The study surveyed participants of the annual ReefBlitz citizen science event. The series of events across Queensland brings together diverse coastal and marine programs to collect a snapshot of important indicators of reef health and highlight how the community can help the reef.
Dr Angela Dean from the ARC Centre of Excellence for Environmental Decisions (CEED) said the findings are encouraging for citizen science projects and are relatable to other programs.
“Getting outside and involved in citizen science projects is potentially an empowering experience, but there was next to no data about how it affects participants,” said Dr Dean.
“We found that more than half of people attending a reef citizen science event were likely to adopt a new behaviour to help reefs.
“Surprisingly, when we looked at what parts of the experience led to this, we found that it wasn’t learning facts about reefs – we found that learning about facts alone made people less likely to take action for reefs.
“What did work was allowing people to see what the problems are, and showing them how to do something about it. So it is important we make reef issues and solutions real for people, rather than just throwing facts.”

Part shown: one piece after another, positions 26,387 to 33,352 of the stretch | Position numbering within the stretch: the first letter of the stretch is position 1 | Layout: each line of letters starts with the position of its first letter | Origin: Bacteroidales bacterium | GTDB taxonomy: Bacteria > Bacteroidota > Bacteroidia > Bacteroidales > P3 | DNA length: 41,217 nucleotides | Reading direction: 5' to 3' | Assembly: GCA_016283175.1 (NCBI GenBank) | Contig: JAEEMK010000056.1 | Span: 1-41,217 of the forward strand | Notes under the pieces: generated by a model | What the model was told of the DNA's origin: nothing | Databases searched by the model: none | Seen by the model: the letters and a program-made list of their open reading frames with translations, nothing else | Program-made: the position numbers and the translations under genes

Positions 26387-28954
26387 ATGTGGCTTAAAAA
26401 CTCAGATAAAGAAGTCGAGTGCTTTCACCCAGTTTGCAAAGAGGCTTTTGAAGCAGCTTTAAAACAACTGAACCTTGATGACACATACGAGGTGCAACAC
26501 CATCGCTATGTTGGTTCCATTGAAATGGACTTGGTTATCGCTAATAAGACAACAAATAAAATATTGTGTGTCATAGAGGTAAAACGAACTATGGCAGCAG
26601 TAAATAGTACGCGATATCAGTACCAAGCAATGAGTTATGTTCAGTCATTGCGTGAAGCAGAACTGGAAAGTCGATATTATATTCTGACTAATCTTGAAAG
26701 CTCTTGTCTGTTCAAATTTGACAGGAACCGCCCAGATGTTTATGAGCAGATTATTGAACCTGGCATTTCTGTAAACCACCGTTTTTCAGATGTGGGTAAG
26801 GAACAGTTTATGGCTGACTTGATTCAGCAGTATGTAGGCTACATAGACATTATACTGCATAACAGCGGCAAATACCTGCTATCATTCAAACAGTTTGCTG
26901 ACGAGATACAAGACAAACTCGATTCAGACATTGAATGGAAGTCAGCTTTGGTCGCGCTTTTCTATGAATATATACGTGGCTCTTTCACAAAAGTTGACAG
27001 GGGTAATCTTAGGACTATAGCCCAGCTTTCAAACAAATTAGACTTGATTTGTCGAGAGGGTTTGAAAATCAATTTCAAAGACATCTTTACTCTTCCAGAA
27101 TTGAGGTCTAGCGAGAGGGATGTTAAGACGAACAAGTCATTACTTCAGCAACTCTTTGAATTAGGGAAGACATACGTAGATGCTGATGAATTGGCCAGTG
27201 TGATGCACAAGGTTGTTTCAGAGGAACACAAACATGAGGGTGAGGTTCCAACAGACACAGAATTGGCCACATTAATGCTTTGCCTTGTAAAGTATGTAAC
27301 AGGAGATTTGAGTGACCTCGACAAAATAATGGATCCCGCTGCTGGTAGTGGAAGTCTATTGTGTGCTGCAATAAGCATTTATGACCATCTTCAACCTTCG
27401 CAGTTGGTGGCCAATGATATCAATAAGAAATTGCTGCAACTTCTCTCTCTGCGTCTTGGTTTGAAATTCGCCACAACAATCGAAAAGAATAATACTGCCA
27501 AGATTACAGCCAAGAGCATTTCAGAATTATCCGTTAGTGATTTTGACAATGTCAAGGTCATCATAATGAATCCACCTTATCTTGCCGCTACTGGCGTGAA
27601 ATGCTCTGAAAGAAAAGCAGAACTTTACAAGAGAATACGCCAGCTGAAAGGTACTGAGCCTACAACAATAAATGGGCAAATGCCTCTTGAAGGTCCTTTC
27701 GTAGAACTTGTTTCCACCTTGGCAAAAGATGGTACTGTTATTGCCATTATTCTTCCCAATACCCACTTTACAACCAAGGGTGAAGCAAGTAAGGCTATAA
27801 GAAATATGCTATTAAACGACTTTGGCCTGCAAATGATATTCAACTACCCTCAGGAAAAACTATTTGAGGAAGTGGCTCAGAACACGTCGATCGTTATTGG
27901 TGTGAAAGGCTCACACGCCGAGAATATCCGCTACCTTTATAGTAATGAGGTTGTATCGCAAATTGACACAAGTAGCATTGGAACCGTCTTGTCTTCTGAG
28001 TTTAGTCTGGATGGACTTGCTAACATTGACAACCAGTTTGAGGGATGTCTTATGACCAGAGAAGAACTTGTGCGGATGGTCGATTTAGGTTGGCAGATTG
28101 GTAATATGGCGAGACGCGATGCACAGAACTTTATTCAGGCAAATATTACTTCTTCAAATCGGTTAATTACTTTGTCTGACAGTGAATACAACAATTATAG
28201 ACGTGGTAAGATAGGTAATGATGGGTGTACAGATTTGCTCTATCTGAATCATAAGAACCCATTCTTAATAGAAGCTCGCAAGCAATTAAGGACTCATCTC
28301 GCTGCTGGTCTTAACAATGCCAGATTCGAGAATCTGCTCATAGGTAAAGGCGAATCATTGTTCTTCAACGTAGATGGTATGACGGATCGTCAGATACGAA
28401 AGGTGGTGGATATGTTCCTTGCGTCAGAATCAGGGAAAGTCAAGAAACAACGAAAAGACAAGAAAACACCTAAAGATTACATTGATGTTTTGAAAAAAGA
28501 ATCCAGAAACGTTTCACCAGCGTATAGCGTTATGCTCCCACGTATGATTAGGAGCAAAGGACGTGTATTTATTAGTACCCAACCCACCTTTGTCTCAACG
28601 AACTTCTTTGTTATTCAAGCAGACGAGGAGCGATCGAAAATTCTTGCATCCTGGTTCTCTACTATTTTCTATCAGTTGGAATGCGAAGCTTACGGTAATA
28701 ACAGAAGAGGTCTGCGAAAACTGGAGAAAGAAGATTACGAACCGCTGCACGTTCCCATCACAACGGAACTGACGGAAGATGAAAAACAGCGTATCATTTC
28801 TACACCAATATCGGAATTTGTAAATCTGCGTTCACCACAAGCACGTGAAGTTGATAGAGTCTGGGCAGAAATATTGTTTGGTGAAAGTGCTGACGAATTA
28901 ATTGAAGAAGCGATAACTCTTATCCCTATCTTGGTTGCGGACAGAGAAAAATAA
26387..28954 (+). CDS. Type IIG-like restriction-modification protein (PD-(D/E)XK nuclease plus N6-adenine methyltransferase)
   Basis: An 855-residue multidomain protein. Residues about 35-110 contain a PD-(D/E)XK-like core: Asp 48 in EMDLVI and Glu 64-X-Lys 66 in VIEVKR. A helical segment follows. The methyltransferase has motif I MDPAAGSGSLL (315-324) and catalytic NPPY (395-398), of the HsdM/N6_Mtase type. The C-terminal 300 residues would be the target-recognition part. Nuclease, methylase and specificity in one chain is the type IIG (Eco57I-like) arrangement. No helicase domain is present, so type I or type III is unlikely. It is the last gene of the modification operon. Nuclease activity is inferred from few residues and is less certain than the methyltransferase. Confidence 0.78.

ReefBlitz is an annual event that brings together multiple citizen science programs to help Queensland communities collect a snapshot of information relevant to reef health.
In 2016, members of the Reef Citizen Science Alliance actively engaged more than 1,600 participants to collect more than 28,000 pieces of data through activities along the coast of Queensland.
ReefBlitz will be held again in 2018, with lots of events for International Year of the Reef. For more information visit www.reefblitz.com
Jennifer Loder, Coordinator of the Reef Citizen Science Alliance, says this research highlights the valuable role of citizen science programs as a pathway to help more people look after Queensland’s reefs.
“Citizen science organisations see first-hand the power of programs all the time, for both for science and for citizens,” she said.
"But research like this is critical to build a broader understanding about the positive outcomes.”
Media: Angela Dean, email@example.com; CEED Communications, Casey Fung, firstname.lastname@example.org, 0433 638 643.